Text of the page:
As the Israelites roamed the desert for forty years, Moses had a plethora of duties as he cared for the people–and no peace. He dealt with everything from their daily complaints to leading them in battles against various enemies they encountered on the way to the Promised Land. We can witness, for example, how he suffered over their demands for food (Click HERE) and for water:

“Therefore the people contended with Moses, and said, ‘Give us water, that we may drink.’ So Moses said to them, ‘Why do you contend with me? Why do you tempt the Lord?’ And the people thirsted there for water, and the people complained against Moses, and said, ‘Why is it you have brought us up out of Egypt, to kill us and our children and our livestock with thirst?’ So Moses cried out to the Lord, saying, ‘What shall I do with this people? They are almost ready to stone me!”’ (Exodus 17:2-4).

Delegating authority is a good solution to attaining peace. As Moses experienced exhaustion and frustration from dealing with the people, God used Moses’s father-in-law to help find peace through governance. Jethro recognized that Moses couldn’t bear up under such a weight of responsibility and convinced him to get help. Read about Jethro’s advice HERE.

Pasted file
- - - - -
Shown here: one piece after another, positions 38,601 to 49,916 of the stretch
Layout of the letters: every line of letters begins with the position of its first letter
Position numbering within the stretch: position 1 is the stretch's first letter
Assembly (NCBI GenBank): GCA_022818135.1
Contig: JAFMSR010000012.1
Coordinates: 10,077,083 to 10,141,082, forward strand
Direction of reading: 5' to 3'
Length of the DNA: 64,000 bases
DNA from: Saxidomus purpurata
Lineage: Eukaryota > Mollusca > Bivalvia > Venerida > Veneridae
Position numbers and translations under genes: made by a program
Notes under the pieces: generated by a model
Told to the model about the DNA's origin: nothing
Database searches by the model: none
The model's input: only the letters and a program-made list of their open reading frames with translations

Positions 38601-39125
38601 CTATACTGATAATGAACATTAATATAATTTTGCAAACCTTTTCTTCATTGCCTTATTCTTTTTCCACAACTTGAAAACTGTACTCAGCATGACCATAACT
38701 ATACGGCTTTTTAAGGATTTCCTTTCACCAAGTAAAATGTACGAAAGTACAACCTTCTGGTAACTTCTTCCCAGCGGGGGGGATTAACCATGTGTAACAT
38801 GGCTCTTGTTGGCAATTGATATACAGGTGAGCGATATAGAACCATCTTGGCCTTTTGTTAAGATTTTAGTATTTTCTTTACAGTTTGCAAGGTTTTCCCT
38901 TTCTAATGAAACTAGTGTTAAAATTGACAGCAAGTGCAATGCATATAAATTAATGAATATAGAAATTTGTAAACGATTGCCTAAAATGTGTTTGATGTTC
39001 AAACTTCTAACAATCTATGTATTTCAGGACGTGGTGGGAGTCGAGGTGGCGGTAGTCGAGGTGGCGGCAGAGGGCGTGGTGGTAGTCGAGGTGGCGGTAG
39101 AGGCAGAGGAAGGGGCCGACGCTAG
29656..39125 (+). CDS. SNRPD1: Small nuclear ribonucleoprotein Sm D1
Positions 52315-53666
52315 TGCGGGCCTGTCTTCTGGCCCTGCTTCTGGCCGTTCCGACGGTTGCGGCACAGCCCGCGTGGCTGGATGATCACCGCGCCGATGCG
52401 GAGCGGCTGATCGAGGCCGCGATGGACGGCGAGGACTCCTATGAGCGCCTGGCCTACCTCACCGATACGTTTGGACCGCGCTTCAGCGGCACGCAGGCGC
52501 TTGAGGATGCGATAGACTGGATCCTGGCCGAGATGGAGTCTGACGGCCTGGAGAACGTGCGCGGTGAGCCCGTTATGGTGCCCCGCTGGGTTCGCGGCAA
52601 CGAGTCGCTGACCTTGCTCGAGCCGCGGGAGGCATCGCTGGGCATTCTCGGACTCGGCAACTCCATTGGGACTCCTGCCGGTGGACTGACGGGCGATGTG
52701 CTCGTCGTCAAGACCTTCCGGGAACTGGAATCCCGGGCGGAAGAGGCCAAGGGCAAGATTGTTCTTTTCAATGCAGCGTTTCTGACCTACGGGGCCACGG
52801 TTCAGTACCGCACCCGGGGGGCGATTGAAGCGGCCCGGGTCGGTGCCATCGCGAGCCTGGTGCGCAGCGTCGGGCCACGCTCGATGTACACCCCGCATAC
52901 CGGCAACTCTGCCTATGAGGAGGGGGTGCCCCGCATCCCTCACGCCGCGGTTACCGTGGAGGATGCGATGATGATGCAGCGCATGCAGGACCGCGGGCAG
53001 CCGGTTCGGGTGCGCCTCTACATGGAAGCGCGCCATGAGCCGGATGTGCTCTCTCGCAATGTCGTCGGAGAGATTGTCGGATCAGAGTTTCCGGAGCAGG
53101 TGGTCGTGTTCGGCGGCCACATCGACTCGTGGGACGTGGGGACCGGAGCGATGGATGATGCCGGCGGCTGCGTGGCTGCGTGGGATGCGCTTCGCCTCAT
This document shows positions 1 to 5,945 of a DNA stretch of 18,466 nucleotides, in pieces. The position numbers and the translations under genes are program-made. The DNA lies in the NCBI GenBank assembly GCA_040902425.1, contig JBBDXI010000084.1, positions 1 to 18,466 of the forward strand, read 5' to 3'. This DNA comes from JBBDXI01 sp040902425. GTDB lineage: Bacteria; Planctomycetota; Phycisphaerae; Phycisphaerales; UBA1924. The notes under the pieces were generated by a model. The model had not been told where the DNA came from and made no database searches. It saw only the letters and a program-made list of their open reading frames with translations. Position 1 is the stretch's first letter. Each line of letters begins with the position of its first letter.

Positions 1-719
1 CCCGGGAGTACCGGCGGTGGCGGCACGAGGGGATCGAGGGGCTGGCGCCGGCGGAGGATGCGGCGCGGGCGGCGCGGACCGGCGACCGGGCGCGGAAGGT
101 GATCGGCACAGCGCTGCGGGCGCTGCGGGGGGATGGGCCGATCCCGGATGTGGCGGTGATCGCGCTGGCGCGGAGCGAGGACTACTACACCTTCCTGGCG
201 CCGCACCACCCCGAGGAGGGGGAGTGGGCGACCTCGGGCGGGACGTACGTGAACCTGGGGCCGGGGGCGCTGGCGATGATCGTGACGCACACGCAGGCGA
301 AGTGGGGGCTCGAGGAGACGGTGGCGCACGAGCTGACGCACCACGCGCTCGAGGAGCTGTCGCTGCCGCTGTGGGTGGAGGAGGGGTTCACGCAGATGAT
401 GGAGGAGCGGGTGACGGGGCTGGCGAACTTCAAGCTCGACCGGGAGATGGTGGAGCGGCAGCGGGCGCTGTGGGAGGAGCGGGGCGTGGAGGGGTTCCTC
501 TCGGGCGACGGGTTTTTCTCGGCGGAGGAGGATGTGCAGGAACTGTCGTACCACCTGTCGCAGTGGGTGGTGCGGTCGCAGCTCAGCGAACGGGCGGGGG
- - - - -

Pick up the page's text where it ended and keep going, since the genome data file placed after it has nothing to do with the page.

Peter shares the recipe for finding peace in every relationship

“For ‘He who would love life
And see good days,
Let him refrain his tongue from evil,
And his lips from speaking deceit.
Let him turn away from evil and do good;
Let him seek peace and pursue it.
 For the eyes of the Lord are on the righteous,
And His ears are open to their prayers’” (1 Peter 3:8-12a NKJV).

Throughout our lifetimes, we’ll experience different relationships with people as varied as the stars. Let’s heed the Apostle Paul’s encouragement when he says, “If it is possible, as much as depends on you, live peaceably with all men” (Romans 12:18 NKJV).

How do you find God’s peace in your relationships?

The Fruit of the Spirit Bible Study Week 19: Peace in Relationships by Karen Jurgens

Dear Father, we look to You for divine guidance and wisdom as we seek peace in our relationships. With your help, may we love one another and live in peace all our days. In Jesus’s Name, Amen.

Front Porch Bible Study Series by Karen Jurgens
Front Porch Bible Study Series by Karen Jurgens